After the accident, Maria developed a fascination for learning about the way that people dealt with their tragedies and losses. It was as if she felt that she had changed her race or her class. She now belonged to the continent of accidents and the country where an incomplete body was a passport.  She belonged to a world where soldiers wore the armour of wheelchairs, neck-braces, eye-patches, and where the battlefields were waiting rooms, laboratories, and hospitals. In this new land the colour white was a flag.  People held their memories in their bodies.
At first Maria only read newspapers and books regarding misfortunes, but then she decided to do volunteer work at a government-funded hospital.  Three times a week she put on a pale pink nurse-like uniform and performed small chores for the patients such as writing letters for them or reading the newspaper aloud. Through this work, she met a woman who had lost a leg in a boating accident, children who were bitten by dogs, and she even met several victims of crimes who had gunshot wounds in their bodies.
One day, while she was making her rounds at the hospital, she noticed that a new patient had arrived and was lying in a bed in one of the many dormitories that were designed for six beds, but that were overcrowded with fifteen.  The new patient was at the far end of the room beside a window that looked out on a junkyard filled with rusted car parts.  The smell of oil and diesel wafted up into the hospital room and mixed with the bitter scent of medicines and bleach.  He lay on the white sheet like a dark piece of driftwood.
The patient was nineteen-year-old Rodrigo Calles. Since he came from a poor family and needed to work, he had only finished his primary studies. Rodrigo worked in a glass factory.   As Maria introduced herself and shook his hand she thought they felt smooth and cold like the blue opaque hand-blown glass vases and pitchers that were lined along one shelf in her kitchen.
Rodrigo arrived on a Sunday afternoon with a terrible wound to his eye.  It took Maria several days to find out what had happened.  It was very simple, the simplest story of all, and the story everyone has heard:  he had stuck his own pencil into his eye.
Maria loved him instantly when he said, “I was given two eyes so that I could lose one.”
Rodrigo became her favourite patient. She brought sweets and cakes for him, which was strictly forbidden by the hospital. She told him all the jokes she knew about people with one eye or a a wood eye.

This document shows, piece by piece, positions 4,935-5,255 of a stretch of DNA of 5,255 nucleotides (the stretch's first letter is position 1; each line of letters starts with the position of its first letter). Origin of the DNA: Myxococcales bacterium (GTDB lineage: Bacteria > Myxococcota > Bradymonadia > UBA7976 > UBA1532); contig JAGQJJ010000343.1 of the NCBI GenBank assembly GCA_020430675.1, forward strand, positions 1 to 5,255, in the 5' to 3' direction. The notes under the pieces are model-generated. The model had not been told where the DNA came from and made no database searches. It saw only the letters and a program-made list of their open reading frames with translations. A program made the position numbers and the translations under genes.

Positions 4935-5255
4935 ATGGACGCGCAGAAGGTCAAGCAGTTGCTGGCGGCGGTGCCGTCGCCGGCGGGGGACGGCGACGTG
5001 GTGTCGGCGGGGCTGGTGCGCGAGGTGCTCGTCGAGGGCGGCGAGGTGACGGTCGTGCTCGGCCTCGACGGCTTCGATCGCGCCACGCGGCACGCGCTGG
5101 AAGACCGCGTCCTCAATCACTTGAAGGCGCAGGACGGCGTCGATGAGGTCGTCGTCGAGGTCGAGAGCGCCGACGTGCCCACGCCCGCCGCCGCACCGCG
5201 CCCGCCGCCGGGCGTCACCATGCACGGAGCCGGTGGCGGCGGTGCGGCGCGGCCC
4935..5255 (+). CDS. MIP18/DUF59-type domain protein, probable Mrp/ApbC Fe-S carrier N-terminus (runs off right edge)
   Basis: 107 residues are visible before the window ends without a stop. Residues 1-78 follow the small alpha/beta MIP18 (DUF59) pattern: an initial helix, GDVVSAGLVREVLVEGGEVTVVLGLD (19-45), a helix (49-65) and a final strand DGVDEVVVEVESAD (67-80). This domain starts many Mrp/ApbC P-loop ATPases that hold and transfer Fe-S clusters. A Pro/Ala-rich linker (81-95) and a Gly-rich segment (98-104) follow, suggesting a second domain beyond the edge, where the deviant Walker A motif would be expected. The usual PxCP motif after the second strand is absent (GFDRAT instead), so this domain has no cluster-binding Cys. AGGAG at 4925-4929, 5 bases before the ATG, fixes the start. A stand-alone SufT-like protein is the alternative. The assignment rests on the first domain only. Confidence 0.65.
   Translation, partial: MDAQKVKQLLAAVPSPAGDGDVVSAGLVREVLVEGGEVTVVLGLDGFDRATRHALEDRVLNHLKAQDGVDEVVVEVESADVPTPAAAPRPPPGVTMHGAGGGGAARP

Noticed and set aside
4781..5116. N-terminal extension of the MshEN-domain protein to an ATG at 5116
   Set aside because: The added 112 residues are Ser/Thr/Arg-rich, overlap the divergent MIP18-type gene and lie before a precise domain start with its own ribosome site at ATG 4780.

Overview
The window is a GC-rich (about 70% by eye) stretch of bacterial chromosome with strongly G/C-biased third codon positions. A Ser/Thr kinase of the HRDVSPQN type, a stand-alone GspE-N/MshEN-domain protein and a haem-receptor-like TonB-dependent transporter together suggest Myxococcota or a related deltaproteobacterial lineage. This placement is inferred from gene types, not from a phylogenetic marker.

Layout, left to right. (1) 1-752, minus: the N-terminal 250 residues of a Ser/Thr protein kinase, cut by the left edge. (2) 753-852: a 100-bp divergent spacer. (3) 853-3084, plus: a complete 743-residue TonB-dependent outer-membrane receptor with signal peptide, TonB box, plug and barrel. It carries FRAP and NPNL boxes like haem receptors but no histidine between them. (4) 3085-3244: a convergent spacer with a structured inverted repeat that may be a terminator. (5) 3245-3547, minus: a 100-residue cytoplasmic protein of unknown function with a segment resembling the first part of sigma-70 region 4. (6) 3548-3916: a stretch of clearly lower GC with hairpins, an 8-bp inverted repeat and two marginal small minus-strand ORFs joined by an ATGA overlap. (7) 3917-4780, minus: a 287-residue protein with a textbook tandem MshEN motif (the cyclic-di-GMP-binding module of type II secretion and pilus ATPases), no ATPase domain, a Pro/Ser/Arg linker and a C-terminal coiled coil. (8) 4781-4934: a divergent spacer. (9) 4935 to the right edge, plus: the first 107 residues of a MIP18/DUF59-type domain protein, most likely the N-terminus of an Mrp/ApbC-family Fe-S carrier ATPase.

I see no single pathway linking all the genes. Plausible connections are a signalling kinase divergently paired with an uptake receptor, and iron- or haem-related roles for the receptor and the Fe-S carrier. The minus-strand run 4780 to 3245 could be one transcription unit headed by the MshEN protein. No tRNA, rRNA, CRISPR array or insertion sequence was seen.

She even told him the ghastly joke about a man who swallowed his glass eye. These jokes made Rodrigo laugh and cry at the same time.  Maria also told him everything she had studied about the eye and even had her seamstress make him a black silk eye patch.  “Now, you can look like a pirate,” she’d said.
Rodrigo told her that he remembered his mother warning him never to run with a stick in his hand.   Maria said that what you are warned against never happens.  For example, she explained, she always thought that she would burn herself in the kitchen.
Rodrigo liked to study the parts of the eye and he recited them like a poem: pupil cornea, anterior chamber, posterior chamber, papilla, iris, lens, and retina.  He asked Maria if she believed in the justice of an eye for an eye?
No one ever understood this friendship that lasted until the day that Maria died.  No one from the important and rich families in Mexico City could imagine what Maria was thinking by spending so much time with a poor boy who had worked in a factory.  Only she knew that he was in the “Land of the White Flag”.  She took him into her home and raised him as if her were her son.  She educated him, stood by him when he married, and his grandchildren grew up the sides of her body like leaves of ivy.
Maria and Rodrigo liked to go out for walks in Chapultepec Park and, to this day, these outings are legendary.  The sight of the couple wearing eye-patches and walking arm-in-arm through the eucalyptus trees was mysterious.

After one week in the hospital, Rodrigo asked Maria the question that nobody had dared to ask. “So what did you do?  What happened after the accident?  What happened between you and your son, Diego?” Rodrigo asked one afternoon as Maria was sitting on the edge of his bed.  Maria had been explaining to him how to cope with a loss of a sense of field and peripheral vision and, specifically, the technique one used for shaking hands.
“After losing my eye, I read the great Portuguese poet Fernando Pessoa and, because of this, I realised that you are not only what you have done, but also what you have not done,” Maria had answered. “I have not climbed a mountain, or washed my clothes in a river.”
Maria also told him that she had never scolded nor punished her son.  Instead, after she came back from the hospital and her child could no longer look at her face, she had walked into the kitchen and removed two large soupspoons from the kitchen drawer.  Then she’d taken her son’s hand in hers and walked out to the garden that was filled with the soft April morning sun. They had walked past the row of bright pink azaleas and creamy camellias, until they stopped at an ancient fig tree.  There, they knelt on the grass and Maria gave her son one of the spoons and, quietly, they both began to dig. Her son helped her push away the wet black dirt as they scooped it out.  Once the hole was made they buried the toy rifle under the fig tree as if it were a dead bird.